Rita Rodrigues and Joao Franco expect to find work when they graduate from one of Portugal’s top universities, but they’re less confident about the pay.
“I don’t have very high expectations,” said Rodrigues, in the final year of an economics degree at the ISEG Lisbon School of Economics and Management. “I’m not going to earn a lot right from my initial job,” added Franco, who is completing a management degree, saying students have to “fight for the opportunities.”
The two 21-year-olds might be considered lucky to be preparing to enter the workforce now, as a flood of European Central Bank stimulus cuts unemployment and buoys economic growth. If they want to know how long that monetary support will last and when pay might finally pick up, this is their chance — ECB President Mario Draghi will visit the university on Monday on the way to his institution’s annual forum in nearby Sintra.
The trip will be a reminder of the problems still facing the euro economy even after more than four years of expansion. The region’s jobless rate is above 9 percent — and almost 19 percent for young people. That’s dragging on wage growth and so curbing inflation. And southern European nations such as Portugal and Italy are largely faring worse than their northern neighbors.
It may all be enough to reinforce the ECB chief’s view that it’s too soon for policy makers to think about winding down their 2.3 trillion-euro ($2.6 trillion) bond-buying program, currently scheduled to run until at least the end of this year. He has already lamented that economic growth isn’t generating enough high-quality jobs.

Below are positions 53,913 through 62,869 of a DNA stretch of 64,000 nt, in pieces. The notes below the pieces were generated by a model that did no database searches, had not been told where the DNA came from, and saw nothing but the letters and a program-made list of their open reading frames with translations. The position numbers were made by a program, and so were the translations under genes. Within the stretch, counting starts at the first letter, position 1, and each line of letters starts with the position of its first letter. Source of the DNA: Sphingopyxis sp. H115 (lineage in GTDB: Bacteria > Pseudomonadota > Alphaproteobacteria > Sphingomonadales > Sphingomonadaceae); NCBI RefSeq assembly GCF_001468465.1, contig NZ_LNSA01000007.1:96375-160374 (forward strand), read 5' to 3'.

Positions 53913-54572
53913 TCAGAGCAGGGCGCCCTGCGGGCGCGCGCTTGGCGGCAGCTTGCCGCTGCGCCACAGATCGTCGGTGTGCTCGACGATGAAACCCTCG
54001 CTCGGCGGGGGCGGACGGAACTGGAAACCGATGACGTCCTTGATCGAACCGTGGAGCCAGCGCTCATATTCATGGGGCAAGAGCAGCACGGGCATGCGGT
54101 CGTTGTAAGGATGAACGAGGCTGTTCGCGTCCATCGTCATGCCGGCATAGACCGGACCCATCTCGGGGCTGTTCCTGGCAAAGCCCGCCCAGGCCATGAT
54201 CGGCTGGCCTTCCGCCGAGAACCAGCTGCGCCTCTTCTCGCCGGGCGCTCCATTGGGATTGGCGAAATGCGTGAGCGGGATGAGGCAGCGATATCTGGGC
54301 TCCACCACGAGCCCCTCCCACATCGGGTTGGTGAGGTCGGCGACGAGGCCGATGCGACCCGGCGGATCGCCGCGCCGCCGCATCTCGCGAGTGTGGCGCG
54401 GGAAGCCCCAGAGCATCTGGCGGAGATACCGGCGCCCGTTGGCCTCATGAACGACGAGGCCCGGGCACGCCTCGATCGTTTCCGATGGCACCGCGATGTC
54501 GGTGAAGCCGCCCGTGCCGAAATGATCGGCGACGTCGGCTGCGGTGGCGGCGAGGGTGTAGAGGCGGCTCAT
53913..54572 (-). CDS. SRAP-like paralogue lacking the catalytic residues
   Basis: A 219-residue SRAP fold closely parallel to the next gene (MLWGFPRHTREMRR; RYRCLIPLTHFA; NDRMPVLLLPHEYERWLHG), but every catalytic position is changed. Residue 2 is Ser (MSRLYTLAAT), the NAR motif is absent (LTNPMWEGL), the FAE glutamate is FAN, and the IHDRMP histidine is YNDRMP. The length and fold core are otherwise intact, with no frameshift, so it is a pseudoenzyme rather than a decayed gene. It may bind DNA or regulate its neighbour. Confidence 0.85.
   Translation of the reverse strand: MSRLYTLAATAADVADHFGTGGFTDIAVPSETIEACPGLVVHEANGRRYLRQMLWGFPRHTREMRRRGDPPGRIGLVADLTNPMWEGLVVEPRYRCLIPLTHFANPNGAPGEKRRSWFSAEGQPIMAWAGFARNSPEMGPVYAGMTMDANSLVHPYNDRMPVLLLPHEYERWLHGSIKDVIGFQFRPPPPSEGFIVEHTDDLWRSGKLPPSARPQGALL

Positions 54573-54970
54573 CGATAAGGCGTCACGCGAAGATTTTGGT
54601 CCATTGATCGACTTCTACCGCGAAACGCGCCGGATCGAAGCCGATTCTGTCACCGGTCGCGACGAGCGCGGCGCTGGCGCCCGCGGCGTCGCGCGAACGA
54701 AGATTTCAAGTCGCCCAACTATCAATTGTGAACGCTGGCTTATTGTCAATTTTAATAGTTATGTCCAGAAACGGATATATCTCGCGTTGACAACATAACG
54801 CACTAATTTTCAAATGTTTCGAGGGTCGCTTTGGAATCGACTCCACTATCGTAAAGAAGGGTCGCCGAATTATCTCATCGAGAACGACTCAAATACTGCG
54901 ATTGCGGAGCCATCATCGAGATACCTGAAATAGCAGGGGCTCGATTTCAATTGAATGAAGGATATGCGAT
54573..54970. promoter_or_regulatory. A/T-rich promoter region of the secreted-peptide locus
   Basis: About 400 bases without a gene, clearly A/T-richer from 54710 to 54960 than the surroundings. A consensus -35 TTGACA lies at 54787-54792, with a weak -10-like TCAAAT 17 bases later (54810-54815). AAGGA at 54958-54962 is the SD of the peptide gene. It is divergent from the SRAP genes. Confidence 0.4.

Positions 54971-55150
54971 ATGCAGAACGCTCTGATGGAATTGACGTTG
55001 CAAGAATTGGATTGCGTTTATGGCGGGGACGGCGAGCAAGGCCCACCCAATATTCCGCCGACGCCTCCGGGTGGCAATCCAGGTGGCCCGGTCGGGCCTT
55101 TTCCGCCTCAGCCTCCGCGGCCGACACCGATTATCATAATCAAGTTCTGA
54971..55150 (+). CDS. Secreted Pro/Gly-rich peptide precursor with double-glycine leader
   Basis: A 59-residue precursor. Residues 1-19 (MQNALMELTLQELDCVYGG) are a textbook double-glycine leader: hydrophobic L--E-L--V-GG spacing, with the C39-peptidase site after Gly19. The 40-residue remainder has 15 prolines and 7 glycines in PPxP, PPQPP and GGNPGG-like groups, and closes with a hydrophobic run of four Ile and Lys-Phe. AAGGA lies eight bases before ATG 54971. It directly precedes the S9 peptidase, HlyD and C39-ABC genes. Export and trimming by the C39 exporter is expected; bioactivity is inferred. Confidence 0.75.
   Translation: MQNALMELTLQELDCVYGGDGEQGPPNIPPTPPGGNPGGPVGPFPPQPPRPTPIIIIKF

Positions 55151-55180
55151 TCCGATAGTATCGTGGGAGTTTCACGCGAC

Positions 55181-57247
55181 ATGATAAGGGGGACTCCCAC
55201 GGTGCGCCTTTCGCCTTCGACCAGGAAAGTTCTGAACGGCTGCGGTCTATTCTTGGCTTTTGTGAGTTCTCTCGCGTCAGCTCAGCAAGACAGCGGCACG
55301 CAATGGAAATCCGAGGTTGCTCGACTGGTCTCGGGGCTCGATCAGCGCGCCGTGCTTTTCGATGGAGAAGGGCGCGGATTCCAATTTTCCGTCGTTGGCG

“The ECB alone cannot solve the youth-unemployment problem, which is one of the bigger issues now,” said Holger Sandte, chief European analyst at Nordea Markets in Copenhagen. “What they can do is make sure their policies keep the recovery on track and hope politicians will use it to create opportunities for young people.”
After the Youth Dialogue, Draghi will travel to the hilltop resort of Sintra for the ECB Forum, where former U.S. Federal Reserve Chairman Ben Bernanke will speak at the opening dinner. The ECB head will give a keynote on Tuesday, before Executive Board members chair a series of academic panels on investment and growth. The event wraps up on Wednesday with a discussion between Draghi, Bank of England Governor Mark Carney, Bank of Japan Governor Haruhiko Kuroda and Bank of Canada Governor Stephen Poloz.
Data this week will likely back up the story of the euro-area economy humming along nicely in most respects except what matters most to the ECB: inflation that can be sustained and stable just below 2 percent.
|June 26||German business confidence||114.5||114.6|
|June 27||Italian manufacturing confidence||106.7||106.9|
|June 28||French consumer confidence
Spanish retail sales
|June 29||Euro-area economic confidence||109.5||109.2|
|June 30||German unemployment